There’s no feeling quite like watching the baggage carousel stop and realizing your bag hasn’t come down. It’s like watching grade school let out for the day and your kid doesn’t come out the door. Well, not exactly. You don’t think your kid was diverted to Cleveland. And your kid probably doesn’t have your nice camera in her stomach.

I write this to praise the people at the lost baggage counter at the airport, because they have the second worst job in the terminal, right behind the guy who unloads the baggage for wild-game-hunting dentists. No one ever comes up and says “bags arrived, first down the chute! Thanks! Here’s a cookie.”

Everyone who comes to the counter is tired, has a crick in their back, has eaten nothing but seven peanuts in the last four hours, and is facing a day of wearing the same underwear and brushing their teeth with their finger. The lost-baggage people represent the airline, so of course you can’t help but hold them PERSONALLY RESPONSIBLE.

But it wasn’t their fault. It’s not as if they flew to Seattle, yanked the bag off the plane, then flew back and tried to keep a straight face when people whined. But you think if I glower a little, they might pass it along. Next job review: So, how are people reacting to their luggage vanishing? Poorly, sir. They’re quite unhappy. You don’t say. Tell me more. Top brass has to hear about this.

The nice lady behind the counter apologized on behalf of the entire airline, then entered some numbers on a keyboard so old it sounded like she was breaking domino tiles with a hammer when she typed.

“Sir it shows that the luggage is on the plane. It has not yet been unloaded.”

Well. False alarm, then. Sure enough, the carousel clanked to life again and the buzzer sounded. (The buzzer tells people that luggage is coming down, in case they misunderstand the sight of luggage coming down.) Two bags came down the chute and slumped into the carousel like bodies tipped into a hasty grave.

Neither was mine. These were moved to the row of unclaimed bags, which lined the wall in a forlorn parade that made you think of all the times in gym class you weren’t chosen by any team.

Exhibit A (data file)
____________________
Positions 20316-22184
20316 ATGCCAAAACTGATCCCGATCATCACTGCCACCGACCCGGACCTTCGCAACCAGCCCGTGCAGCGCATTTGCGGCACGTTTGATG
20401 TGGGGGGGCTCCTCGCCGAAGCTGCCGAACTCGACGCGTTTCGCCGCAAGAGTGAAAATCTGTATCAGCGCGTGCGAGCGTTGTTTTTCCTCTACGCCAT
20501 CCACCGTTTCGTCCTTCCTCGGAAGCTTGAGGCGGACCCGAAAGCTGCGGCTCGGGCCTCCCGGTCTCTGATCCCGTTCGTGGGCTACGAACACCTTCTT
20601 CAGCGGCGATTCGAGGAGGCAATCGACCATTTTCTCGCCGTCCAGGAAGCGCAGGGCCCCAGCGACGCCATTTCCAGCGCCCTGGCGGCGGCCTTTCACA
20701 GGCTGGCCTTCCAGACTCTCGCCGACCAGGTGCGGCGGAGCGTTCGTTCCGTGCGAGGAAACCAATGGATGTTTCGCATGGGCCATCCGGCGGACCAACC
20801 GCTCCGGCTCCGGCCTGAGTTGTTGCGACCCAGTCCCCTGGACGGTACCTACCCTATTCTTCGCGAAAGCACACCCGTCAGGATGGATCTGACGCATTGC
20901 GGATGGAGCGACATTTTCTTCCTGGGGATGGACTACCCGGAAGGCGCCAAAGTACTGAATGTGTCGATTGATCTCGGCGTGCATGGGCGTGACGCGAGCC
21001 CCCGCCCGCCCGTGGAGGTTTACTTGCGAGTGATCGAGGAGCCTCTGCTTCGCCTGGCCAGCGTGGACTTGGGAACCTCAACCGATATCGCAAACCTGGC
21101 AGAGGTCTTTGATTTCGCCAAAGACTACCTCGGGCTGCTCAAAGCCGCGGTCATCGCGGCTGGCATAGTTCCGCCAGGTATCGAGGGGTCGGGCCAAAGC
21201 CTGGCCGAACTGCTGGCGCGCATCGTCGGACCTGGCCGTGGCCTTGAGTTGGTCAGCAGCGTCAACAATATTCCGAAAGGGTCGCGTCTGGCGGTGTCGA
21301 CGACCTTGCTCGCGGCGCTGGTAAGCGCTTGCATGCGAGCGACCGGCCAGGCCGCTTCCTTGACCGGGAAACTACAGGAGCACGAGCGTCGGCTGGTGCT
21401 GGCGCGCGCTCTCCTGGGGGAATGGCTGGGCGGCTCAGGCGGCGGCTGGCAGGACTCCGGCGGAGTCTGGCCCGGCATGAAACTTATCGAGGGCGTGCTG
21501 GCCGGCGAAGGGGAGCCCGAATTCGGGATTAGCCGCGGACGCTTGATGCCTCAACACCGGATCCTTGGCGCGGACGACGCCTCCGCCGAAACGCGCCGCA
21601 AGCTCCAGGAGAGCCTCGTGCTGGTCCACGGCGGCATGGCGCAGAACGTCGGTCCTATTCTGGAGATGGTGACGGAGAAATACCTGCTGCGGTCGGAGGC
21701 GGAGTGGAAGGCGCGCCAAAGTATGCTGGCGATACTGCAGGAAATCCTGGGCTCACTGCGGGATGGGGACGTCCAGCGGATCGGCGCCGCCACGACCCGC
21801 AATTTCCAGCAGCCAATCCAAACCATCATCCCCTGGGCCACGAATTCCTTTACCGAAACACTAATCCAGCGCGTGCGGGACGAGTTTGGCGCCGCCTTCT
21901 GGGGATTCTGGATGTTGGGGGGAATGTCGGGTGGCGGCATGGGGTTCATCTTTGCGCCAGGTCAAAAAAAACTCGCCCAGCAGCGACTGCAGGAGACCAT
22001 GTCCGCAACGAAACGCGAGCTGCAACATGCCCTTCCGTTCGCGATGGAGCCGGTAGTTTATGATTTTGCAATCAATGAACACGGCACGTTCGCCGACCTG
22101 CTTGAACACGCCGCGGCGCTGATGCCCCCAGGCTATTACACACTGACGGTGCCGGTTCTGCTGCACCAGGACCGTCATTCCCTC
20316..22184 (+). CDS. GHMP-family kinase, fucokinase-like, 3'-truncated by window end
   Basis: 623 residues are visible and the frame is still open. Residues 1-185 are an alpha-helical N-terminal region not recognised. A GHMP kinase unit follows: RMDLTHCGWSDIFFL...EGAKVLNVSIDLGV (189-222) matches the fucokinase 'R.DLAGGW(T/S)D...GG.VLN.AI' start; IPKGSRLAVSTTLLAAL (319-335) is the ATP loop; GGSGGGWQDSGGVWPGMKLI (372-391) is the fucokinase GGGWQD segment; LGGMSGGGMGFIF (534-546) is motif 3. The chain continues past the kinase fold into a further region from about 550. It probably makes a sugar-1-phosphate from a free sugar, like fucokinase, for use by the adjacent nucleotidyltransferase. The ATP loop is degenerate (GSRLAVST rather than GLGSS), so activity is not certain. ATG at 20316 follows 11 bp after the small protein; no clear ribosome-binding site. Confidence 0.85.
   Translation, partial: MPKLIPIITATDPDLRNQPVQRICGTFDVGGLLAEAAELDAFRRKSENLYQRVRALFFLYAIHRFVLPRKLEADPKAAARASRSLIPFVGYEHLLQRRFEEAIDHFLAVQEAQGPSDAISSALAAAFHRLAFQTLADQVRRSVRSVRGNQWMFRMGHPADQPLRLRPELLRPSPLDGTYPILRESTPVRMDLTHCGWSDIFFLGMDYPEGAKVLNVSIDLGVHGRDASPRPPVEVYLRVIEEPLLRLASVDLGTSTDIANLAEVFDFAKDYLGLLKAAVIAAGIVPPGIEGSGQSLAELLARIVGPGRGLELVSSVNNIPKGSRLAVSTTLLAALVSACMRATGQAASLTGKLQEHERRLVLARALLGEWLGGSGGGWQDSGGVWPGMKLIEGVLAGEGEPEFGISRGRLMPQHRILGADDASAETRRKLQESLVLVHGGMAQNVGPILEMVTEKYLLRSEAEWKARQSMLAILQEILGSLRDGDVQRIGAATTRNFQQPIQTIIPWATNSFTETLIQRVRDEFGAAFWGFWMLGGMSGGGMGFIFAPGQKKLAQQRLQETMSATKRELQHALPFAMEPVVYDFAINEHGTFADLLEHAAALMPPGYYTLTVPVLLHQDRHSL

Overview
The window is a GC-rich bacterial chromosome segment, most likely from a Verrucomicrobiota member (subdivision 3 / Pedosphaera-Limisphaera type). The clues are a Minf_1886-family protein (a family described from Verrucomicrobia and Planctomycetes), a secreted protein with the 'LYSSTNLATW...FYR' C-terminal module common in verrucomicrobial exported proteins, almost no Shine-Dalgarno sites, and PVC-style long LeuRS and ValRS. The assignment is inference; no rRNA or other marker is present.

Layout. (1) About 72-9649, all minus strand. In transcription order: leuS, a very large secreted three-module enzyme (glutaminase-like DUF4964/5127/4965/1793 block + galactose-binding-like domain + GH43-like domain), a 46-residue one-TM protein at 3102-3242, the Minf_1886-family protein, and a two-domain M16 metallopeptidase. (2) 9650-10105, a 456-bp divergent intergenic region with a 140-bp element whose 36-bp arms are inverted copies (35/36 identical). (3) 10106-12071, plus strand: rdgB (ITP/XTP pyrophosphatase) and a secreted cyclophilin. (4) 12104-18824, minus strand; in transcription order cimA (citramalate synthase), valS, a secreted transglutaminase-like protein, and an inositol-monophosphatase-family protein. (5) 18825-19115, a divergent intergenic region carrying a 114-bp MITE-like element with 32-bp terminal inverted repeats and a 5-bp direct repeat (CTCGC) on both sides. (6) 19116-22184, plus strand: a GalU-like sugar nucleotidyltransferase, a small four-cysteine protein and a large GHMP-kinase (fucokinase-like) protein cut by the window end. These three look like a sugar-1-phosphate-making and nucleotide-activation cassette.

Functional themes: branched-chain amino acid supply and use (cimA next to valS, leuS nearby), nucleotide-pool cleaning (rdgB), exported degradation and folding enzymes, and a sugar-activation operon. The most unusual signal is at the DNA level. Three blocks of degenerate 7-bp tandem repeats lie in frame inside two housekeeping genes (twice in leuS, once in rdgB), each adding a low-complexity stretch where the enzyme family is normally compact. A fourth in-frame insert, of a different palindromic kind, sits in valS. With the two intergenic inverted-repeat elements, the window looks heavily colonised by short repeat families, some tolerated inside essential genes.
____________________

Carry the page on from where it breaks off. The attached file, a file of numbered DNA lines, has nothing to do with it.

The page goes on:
What was their story? Have you ever left the airport thinking, “wonder if I had any luggage. Well, time will tell.”

Back to Lost Baggage.

“It did not show up?” said the clerk. It did not. Unless it’s one of those Transformer bags that turns itself into a box marked SALMON. She checked again, confused. The computer said the bag was still on the plane. What was your flight again?

And here we discovered the problem. The bag was on a different flight, due to arrive in five hours. Er. Why did that happen? It’s not as if my luggage said, “I think we need some time apart” this morning.

Here another fellow chimed in, and said it was done to “balance the plane.” I may have these details wrong, because I was hearing that high whine of fury in my ears, but as I recall they told me this: Sometimes the tower looks at a plane and says it’s unbalanced, and they have to take off some bags.

Really? They see sparks on the runway because the left wing is scraping the pavement? Are you kidding me? He looked at the computer, and said it looks like they took off 10 bags.

Ding. Ding. I remembered before we took off an announcement from the pilot: We were waiting for 10 bags to be added. My pilot wasn’t telling the truth? If there’s anyone left in America we trust, it’s pilots. This shatters everything. But it makes sense: if the pilot had said, “Mmmrrr, ladies and gentlemen, we’re, uh, waiting on a tender who, uh, is going to reposition some cargo to address a weight-type situation, so sit tight and we’ll have you on your way as soon as possible,” it would have been truthful. If you say, “some of your bags are being taken off. Sorry, our bad; no, we won’t tell you which ones” people would be furious. That’s it. I’ve had it. I’m going to the lavatory to disable the smoke detector.

They bade me to visit wheresmyluggage.com. GOOD QUESTION, you think. At 1 a.m., the site said my bag had arrived and been handed off to a driver, and he’d deliver it soon. Here, track your driver on this map! The map had him about six blocks from a Chick-fil-A. He never moved. Update: Your bag will be delivered by 4:30 a.m. Check the map: hasn’t moved. Chew faster, pal. The site had an option to e-mail the driver, and I sent him a note wondering if he could make it by 2. No reply. Mayo on his fingers probably kept him from hitting SEND. At 2 a.m., I went with the Deliver Tomorrow option, which required me to waive any legal rights to sue them for damage or “pilfering.”

Let me get this right: You took my property, misdirected it, handed it to a third party who may or may not have spent the wee hours masticating waffle fries by the bucket, and now it’s up to me to absolve you should someone rip it open and take out the camera. Right.

I accepted the terms, because I didn’t want a phone call at 4:30 a.m., and I didn’t want the bag sitting outside the house all night on the steps.

Sunday morn, go out for the paper. Suitcase. There. All night.

But it wasn’t anyone’s fault. They were just doing their job. So if it happens to you, remember. Be nice. Yelling gets you nowhere, and being civil might get you a coupon for 2,500 miles. That’s what they gave me.

The offer expired last March, but it’s the thought that counts.